In this regard, Section 125 of the Code of Criminal Procedure, 1973, says – ‘It is the legal right of the estranged wife to receive maintenance amount from her husband if he wishes to separate from his wife, provided he has a sufficient amount of money’.
In this case, the Court should have considered the following points :
1. Does the husband fulfil the prerequisite of having sufficient means ? Here, if the husband has ‘sufficient means’, then the law protects the wife and demands the husband to pay the maintenance amount. However, in this case, the husband (Mr Sunil Udasi) works for a religious organisation and has no money.
2. Is it appropriate for the Court to order such a person to pay monthly maintenance to his ex-wife ?
Courts often take a philosophical stance when it comes to Hindus and lecture them on ethics, morality and religion. On the contrary, they say non-Hindus have the right to worship and live according to their specific religious teachings (read, ‘as they please’).
6. India needs to replace the borrowed British legal system with an indigenous legal system which is more applicable to the Indian culture and values
From these verdicts concerning a Muslim and a Hindu couple, the readers may get the impression that the Judiciary pleases Muslims and other minorities and praises their ‘Personal Laws’. However, if Hindus are involved, they leave no stone unturned to lecture them on ethics, morality, duty and the law.
In India, the laws made by the British were amended and made applicable to the citizens. In this process, we have ignored the kind of justice served in Ram Rajya, the judicial administration of Chhatrapati Shivaji Maharaj, and the verdicts delivered by Ram Shastri Prabhune, Chief Justice of the Maratha Empire in the 18th Century and have conveniently adopted the British legal system.
The crux of the matter is that foreign judicial system utterly fails in the Indian context. It often results in the victimisation of innocent Hindus. The British mindset adversely impacts the judicial system, the Police and the administration.
7. The Police and the administration are always seen putting the cart before the horse, hence, the need to enact the ‘Uniform Civil Code’ (UCC)
The following is a typical sequence of events on how the Police deal with such cases. The victim goes to a Police station and lodges a complaint. The victim typically seeks to register a crime against the accused, prevent a person from doing something or get Police protection for a while. In such cases, the Police do not file an FIR, but register a ‘Non-Cognizable’ offence, which never gets investigated. Since the victims do not have any alternative in such cases, they prefer to commit suicide.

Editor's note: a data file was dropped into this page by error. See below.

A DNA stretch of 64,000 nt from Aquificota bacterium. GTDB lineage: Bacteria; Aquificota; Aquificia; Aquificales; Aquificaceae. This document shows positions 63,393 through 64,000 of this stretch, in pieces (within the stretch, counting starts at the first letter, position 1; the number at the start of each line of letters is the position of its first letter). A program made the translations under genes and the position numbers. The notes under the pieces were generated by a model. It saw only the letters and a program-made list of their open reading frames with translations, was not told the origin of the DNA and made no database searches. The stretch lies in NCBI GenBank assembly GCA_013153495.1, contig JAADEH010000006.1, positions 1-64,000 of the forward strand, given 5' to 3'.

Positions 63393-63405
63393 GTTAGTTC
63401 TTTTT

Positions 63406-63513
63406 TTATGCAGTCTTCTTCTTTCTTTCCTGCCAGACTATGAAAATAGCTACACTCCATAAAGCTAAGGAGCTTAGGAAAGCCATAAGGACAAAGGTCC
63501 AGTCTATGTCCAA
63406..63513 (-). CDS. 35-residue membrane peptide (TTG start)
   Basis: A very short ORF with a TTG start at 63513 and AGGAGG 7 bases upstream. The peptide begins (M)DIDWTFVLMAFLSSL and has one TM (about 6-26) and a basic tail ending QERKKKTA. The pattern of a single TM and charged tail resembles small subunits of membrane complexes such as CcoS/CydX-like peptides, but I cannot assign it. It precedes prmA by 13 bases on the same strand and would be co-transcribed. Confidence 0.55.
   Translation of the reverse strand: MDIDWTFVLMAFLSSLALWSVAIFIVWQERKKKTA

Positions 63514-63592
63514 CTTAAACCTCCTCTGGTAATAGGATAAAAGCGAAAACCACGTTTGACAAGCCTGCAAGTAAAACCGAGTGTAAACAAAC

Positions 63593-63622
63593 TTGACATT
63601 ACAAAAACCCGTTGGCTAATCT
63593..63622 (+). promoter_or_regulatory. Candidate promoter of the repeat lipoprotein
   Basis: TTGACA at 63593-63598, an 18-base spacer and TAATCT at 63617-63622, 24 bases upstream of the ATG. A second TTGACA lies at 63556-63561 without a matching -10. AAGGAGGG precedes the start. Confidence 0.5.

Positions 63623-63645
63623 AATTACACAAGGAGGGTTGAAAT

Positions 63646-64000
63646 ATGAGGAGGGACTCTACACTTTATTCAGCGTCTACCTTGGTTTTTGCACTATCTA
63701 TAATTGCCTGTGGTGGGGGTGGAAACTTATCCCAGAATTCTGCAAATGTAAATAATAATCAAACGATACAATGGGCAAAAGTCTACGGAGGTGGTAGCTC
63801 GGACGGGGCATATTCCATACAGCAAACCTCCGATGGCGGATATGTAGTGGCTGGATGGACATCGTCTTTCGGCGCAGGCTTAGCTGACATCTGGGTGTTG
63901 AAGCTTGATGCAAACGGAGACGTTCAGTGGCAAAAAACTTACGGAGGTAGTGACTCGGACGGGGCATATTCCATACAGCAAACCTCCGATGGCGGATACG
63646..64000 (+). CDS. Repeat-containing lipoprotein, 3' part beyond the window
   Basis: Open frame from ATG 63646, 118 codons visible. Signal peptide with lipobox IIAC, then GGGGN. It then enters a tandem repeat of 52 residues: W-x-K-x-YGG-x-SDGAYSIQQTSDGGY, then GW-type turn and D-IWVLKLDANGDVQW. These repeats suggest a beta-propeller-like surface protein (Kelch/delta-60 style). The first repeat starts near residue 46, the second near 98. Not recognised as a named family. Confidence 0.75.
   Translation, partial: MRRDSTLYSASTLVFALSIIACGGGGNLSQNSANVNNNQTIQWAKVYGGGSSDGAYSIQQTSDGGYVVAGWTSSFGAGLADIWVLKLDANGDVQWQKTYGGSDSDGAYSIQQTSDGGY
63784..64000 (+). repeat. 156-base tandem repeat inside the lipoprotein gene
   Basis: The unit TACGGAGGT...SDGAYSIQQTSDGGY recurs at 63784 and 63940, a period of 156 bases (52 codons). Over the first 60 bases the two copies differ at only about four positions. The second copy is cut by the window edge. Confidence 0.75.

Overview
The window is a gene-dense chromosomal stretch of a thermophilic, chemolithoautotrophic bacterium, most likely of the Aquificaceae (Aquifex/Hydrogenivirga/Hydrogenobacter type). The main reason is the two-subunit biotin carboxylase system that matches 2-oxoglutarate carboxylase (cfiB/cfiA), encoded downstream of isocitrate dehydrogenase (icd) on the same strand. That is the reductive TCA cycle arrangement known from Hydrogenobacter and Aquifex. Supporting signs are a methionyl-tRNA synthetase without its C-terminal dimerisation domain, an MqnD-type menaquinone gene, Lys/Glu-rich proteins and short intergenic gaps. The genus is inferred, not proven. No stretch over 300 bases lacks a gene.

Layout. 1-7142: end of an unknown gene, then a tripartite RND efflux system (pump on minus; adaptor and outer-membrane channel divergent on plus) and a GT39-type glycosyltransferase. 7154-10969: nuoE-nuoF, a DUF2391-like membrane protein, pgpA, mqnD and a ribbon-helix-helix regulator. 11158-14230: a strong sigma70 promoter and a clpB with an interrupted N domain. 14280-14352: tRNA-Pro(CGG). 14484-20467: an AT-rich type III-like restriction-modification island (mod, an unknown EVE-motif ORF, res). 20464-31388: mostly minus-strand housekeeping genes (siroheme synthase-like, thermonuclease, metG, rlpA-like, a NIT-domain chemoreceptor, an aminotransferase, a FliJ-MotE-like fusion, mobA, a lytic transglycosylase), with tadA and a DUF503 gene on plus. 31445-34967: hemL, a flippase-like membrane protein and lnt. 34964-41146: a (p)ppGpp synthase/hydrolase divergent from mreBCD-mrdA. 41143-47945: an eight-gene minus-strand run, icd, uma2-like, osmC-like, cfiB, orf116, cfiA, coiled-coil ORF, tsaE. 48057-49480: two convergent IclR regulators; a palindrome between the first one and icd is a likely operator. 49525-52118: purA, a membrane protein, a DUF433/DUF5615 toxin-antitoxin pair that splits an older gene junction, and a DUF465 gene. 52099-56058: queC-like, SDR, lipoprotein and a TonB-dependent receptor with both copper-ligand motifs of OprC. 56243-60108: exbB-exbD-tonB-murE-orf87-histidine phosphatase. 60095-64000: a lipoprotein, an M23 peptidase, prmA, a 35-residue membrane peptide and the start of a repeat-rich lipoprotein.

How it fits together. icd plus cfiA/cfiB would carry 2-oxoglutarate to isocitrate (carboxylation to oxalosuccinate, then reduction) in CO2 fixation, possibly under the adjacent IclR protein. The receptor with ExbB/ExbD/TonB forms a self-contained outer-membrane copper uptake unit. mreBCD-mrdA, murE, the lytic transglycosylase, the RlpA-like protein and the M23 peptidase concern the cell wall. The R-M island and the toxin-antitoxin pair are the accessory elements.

Shahrukh Hussain (a religious fanatic in Jharkhand) poured petrol over Ankita (a Hindu girl) and set her ablaze. Some months ago, Mrs Savita Kale, a married woman in Sambhajinagar (formerly Aurangabad) complained to the Police and clearly stated that there was a threat to her life. Later, the news of her suicide came to light.
We often read or hear about such incidents. The irony is that the Police register an FIR and begin their investigation after the complainant commits suicide or gets murdered.
Such an approach of the Police amounts to putting the cart before the horse. In the process, the Police let the crime take place, and then they try to provide justice. Such an approach is fundamentally incorrect. If the complainant gets justice in time, there will be a drastic reduction in such incidents.
To deliver justice swiftly, the Government should enact the UCC. The UCC will address a range of issues concerning marriage, birth, death, inheritance and progeny.
8. Hindus should form a united front and work towards a singular objective : Establishing the ‘Hindu Rashtra’
Through its verdicts, many times the Supreme Court has directed the Centre to enact the UCC. Moreover, Dr Babasaheb Ambedkar, who played a pivotal role in drafting the Constitution of India, was also in favour of the UCC.
We have a pro-Hindu Government (which was voted to power by the patriotic Hindus) at the Centre for the past 8 years.
However, despite many petitions seeking enactment of the UCC, the Centre is yet to enact this crucial law. Due to this procrastination, Muslims and other religious communities get favourable treatment from the Courts, the Police and the administration.
We must realise that ‘Hindu Rashtra’ is the need of the hour and hence, we must unite and strive to make it a reality soon.
II Shrikrushnarpanamastu II
– H.H. (Advocate) Suresh Kulkarni (Founder Member, Hindu Vidhidnya Parishad and Advocate in Bombay High Court)
|Uniform Civil Code, or Samana Nagrika Samhita (IAST : Samana Nagrika Samhita), sometimes referred to as UCC, is a proposal in India to formulate and implement personal laws of citizens which apply to all citizens equally regardless of their religion, gender and sexual orientation. Currently, personal laws of various communities are governed by their religious Scriptures.|
The Uniform Civil Code will address a range of issues concerning marriage, birth, death, inheritance and progeny !